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Weather Events Research Assignment

Smith Arnolds

on 3 June 2010

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Transcript of Fog

Fog Fog is formed when air is cooled to the point where it can't hold all the water vapor it contains. This results in condensed water droplets, which form fog. Fog can form almost anywhere! Some places get more fog than others. Take a look at Point Reyes, CA, the foggiest place in the U.S., with over 200 days of fog a year! All you need is water! There are many different types of fog. They are categorized by what forms the fog.
A few main types of fog are:

Radiation Fog
Evaporation Fog
Advection Fog
At night, radiation cools the ground. The cold surface cools the air above it, producing condensed water droplets, forming fog. When cold air moves above warm water, the water will evaporate into the air, forming fog. When warm moist air is blown above a cold surface, like ice or snow, it forms fog. Fog can form in any season, but it is most common in fall. This is because the long nights allow the ground to become colder. But wait... There's more!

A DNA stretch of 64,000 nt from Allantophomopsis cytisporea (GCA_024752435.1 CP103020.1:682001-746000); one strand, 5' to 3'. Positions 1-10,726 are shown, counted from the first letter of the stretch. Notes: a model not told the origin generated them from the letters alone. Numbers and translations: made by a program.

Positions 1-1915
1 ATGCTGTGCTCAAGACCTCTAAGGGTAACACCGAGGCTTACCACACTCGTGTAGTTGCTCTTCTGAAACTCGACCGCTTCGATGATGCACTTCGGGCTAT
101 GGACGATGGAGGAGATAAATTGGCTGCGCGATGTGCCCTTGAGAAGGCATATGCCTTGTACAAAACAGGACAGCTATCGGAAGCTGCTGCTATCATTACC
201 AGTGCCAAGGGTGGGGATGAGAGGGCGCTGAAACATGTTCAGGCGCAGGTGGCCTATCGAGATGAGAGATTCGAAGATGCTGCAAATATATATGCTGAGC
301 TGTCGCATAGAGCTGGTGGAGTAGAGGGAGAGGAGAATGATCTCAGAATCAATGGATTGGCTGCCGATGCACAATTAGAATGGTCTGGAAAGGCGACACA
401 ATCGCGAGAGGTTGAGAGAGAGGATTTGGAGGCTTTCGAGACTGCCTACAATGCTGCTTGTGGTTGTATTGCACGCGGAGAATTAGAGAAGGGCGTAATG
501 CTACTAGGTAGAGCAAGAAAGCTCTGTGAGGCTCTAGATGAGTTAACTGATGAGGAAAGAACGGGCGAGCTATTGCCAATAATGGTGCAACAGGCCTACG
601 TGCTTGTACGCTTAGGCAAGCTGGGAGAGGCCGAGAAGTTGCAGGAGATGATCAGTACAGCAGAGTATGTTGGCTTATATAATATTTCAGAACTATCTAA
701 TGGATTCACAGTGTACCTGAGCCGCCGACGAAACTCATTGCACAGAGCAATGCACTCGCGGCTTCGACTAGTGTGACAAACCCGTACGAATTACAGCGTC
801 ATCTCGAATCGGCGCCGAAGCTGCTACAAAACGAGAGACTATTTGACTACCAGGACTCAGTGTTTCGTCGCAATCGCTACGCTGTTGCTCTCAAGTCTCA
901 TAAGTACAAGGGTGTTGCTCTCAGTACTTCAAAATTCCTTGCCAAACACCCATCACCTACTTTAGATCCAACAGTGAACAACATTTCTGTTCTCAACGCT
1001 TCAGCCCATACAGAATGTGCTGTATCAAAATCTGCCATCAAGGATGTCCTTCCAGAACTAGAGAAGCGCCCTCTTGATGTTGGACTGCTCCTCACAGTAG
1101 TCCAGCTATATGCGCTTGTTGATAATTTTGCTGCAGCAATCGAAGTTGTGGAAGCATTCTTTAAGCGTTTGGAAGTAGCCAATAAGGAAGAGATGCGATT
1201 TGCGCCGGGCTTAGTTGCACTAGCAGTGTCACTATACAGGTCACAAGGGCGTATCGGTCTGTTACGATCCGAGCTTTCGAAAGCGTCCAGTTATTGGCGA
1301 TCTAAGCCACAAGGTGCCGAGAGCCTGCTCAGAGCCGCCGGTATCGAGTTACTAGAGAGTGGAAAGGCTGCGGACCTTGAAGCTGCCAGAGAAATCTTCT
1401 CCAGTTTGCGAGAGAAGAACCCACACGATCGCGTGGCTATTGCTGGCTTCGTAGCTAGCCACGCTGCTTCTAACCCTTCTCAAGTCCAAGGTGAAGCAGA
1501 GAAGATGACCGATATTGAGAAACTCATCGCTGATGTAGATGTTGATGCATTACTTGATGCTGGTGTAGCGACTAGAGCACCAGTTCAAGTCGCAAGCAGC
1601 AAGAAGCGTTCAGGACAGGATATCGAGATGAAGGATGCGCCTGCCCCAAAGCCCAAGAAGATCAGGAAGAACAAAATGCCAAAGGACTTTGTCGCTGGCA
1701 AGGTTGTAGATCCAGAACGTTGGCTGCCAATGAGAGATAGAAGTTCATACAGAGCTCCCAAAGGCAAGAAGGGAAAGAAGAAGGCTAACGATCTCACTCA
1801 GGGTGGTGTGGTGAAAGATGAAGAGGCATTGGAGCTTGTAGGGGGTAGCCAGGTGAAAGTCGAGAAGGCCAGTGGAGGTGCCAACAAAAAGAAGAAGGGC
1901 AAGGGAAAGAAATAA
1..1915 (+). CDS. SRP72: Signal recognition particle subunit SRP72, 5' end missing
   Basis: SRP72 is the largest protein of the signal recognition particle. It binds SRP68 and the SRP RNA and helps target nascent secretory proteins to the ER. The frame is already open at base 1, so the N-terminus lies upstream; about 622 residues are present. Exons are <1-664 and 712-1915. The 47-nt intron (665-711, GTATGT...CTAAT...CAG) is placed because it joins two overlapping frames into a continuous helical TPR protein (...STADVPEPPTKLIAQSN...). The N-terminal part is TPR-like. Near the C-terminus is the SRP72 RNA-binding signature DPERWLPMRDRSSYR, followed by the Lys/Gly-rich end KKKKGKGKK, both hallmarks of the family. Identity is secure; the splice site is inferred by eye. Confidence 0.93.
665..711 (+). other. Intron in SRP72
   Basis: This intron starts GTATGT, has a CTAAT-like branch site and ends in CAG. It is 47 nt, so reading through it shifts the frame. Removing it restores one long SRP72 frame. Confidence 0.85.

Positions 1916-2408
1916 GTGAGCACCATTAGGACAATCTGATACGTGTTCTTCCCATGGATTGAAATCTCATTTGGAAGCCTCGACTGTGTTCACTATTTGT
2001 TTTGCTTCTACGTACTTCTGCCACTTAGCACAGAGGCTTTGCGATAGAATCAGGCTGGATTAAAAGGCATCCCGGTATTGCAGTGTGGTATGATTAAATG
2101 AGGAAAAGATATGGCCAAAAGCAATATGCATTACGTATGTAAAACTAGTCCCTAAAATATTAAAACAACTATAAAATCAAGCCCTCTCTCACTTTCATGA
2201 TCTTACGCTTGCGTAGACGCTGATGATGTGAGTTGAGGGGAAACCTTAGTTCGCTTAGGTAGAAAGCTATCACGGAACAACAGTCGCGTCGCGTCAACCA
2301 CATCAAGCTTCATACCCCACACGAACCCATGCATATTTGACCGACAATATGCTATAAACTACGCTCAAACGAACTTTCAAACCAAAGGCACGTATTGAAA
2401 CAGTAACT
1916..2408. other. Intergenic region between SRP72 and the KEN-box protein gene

There is sea fog, ground fog, precipitation fog, upslope fog, valley fog, ice fog, freezing fog, and artificial fog!

There are as many types of fog as there are cloud formations! And you thought fog wasn't dangerous...
Fortunately, accidents like that can be avoided. Here are some safety tips when fog is around.

Check the local dewpoint level from your local weather center before you leave home. Fog can't form if there isn't a high dewpoint level.

Be very cautious when driving in lowland areas near water when fog is likely to occur. Now you know what there is to know about...
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